It’s that time of the year again when all those eligible should be getting their flu shot to better protect themselves against influenza, which will also improve their protection against contracting the coronavirus, health experts say. Studies show that the flu vaccine helps to build up immune systems, which makes one less vulnerable to catching COVID-19.

According to the Centers for Disease Control and Prevention (CDC), Blacks are an especially vulnerable and under-vaccinated population. 

In general, Blacks experience disproportionately higher rates of chronic diseases such as asthma, diabetes, heart disease, and obesity, said Dr. Branden Turner, a family practice physician with Kaiser Permanente’s Baldwin Hills-Crenshaw Medical Offices.

According to research, systemic inequities and implicit bias have contributed to this disparity among African Americans, which place Blacks at higher risks for more severe influenza complications, Turner explained.

Although the past two flu seasons have been exceptionally mild, Australia, where it’s now winter, is reporting an alarming spike in both COVID-19 and flu cases, which could put the U.S. on track for a similar trend in the months ahead.

Australia’s flu season is often a harbinger of what flu season may look like in the U.S. later in the year. This is why experts are warning the U.S. could be facing a “twindemic” of COVID-19 and flu this fall and winter. For these reasons and more, there’s no doubt that vaccinations are important to protect one’s health against both COVID-19 and the flu.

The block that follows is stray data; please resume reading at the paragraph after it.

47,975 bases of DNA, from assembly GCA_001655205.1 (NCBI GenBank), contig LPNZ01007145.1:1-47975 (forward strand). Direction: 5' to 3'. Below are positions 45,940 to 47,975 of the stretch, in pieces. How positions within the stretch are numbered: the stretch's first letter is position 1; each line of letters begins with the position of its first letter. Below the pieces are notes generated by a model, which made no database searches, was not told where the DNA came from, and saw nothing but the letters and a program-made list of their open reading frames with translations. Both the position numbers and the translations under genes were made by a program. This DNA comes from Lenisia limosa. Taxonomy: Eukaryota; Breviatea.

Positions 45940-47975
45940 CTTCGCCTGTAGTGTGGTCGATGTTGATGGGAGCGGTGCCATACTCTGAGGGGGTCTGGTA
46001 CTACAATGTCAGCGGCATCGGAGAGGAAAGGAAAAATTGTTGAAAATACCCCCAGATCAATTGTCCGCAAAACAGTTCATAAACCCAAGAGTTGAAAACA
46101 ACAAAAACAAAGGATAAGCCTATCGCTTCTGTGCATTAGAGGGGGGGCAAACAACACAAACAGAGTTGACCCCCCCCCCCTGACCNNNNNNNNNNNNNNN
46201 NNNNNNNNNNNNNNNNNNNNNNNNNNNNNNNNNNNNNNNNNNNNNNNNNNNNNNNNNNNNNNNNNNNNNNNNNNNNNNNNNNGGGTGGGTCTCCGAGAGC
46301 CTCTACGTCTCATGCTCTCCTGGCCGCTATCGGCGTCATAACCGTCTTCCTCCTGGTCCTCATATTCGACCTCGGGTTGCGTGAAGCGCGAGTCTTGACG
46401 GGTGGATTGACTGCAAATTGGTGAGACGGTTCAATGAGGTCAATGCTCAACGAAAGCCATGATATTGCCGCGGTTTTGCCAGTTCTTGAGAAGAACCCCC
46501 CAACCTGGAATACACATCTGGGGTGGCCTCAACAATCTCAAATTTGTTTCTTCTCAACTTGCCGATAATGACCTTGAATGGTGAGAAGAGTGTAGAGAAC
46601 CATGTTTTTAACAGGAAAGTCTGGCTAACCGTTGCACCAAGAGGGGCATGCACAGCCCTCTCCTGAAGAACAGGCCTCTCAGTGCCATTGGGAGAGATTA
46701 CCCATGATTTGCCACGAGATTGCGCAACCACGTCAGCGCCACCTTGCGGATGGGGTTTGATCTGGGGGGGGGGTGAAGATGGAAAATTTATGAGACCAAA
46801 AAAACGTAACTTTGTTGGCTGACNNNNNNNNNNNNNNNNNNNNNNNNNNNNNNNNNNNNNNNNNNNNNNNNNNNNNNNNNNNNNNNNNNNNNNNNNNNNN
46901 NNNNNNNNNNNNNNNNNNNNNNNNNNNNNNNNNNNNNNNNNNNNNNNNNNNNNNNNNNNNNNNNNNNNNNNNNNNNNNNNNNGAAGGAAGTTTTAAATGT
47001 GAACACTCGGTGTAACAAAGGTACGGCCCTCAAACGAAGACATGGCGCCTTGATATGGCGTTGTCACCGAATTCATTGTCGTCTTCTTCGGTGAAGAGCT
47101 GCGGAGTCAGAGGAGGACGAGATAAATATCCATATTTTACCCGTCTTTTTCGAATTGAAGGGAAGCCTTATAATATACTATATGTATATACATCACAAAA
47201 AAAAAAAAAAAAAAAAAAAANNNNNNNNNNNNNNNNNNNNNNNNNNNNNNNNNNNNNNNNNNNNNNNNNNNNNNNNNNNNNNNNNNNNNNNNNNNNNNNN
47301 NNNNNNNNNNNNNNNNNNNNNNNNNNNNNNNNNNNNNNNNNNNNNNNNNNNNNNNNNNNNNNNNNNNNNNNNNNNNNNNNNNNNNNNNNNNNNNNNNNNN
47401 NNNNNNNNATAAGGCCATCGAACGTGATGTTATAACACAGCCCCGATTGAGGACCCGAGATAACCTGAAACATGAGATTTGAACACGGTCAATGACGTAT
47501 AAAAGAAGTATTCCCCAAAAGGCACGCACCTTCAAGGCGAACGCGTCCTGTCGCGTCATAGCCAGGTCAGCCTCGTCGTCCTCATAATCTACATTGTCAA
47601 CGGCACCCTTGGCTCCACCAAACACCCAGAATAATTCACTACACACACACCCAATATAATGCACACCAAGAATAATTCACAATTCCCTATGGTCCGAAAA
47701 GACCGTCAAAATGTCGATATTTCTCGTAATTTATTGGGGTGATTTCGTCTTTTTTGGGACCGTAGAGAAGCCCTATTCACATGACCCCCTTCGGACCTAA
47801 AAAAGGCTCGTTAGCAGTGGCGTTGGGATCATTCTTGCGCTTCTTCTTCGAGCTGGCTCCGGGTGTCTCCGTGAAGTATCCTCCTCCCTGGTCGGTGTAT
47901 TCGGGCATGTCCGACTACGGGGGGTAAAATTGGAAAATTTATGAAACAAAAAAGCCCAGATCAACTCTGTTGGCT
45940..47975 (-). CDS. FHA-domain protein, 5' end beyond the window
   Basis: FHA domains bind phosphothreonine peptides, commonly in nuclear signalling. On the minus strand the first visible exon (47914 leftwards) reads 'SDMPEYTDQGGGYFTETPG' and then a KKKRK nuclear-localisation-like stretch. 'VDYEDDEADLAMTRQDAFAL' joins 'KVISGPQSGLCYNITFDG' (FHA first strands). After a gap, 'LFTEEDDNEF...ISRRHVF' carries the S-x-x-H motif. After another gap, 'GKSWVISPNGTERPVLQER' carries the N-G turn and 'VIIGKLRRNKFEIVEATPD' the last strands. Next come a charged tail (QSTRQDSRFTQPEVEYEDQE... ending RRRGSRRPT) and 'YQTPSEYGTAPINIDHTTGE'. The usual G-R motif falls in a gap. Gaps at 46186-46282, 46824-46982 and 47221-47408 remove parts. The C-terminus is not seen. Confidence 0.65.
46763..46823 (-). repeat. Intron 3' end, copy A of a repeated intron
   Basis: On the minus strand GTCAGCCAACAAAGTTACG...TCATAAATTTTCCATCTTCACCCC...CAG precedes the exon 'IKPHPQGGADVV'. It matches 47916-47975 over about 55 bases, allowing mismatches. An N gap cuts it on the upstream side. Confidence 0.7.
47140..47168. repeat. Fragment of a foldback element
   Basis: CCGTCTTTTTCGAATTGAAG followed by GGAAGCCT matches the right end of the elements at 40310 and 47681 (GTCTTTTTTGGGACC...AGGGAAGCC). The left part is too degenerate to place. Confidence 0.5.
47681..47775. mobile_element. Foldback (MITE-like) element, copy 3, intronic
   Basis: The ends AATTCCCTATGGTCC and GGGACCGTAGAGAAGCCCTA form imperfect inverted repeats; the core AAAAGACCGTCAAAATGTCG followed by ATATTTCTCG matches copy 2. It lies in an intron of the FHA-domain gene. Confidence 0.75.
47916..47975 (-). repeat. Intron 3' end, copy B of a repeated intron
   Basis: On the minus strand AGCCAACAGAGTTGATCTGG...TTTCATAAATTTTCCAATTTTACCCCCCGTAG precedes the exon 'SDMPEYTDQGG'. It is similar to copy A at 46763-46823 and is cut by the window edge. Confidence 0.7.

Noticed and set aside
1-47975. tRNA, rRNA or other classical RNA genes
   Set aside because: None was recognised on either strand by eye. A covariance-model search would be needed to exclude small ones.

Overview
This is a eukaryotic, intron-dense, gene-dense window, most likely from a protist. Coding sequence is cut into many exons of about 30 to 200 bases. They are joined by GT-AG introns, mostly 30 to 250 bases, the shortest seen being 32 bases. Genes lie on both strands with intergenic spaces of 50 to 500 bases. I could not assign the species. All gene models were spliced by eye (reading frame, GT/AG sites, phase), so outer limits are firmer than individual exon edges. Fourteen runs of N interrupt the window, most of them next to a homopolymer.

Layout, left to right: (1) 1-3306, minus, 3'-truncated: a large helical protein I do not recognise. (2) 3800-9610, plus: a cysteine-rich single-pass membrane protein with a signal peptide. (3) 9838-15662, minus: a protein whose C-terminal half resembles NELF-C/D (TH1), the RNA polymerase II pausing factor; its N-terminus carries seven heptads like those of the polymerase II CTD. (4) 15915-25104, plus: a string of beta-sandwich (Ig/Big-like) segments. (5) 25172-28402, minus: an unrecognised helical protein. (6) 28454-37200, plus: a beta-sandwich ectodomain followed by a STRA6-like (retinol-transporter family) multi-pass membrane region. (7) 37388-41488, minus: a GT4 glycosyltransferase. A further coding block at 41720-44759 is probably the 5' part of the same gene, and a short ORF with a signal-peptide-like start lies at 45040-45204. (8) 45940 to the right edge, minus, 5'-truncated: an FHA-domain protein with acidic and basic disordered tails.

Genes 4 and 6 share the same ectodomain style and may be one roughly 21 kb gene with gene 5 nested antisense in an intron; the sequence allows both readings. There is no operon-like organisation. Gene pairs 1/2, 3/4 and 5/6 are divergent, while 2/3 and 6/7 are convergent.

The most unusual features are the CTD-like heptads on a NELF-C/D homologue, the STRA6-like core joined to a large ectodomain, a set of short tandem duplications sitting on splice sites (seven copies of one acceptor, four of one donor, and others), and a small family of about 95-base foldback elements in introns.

Turner said having the flu and COVID-19 at the same time would be devastating to your health, noting studies have shown that the flu vaccine is the most effective prevention against contracting the flu and its complications.

Getting the flu vaccine is especially important for the most sensitive populations, according to Turner. They include the elderly, pregnant women, children younger than five, and those with chronic health conditions.

When it comes to children who never received the flu vaccine before, those under age 8 will need to receive two flu shots, with a booster vaccine given 28 days after the first inoculation, Turner said. He strongly encouraged parents to vaccinate their children this year, as many have resumed in-person learning at their schools and will be more susceptible to being infected with the flu virus as they interact with other students and teachers. 

He further cautioned against misinformation related to the flu vaccine.

“Some people believe that a flu shot will give you the flu, but that’s absolutely not true,” Turner stressed. “Also, if side effects occur, they’re typically mild. However, if you’re  not vaccinated, you have a much higher risk of getting the flu, a serious illness that causes hospitalizations and thousands of deaths yearly.”

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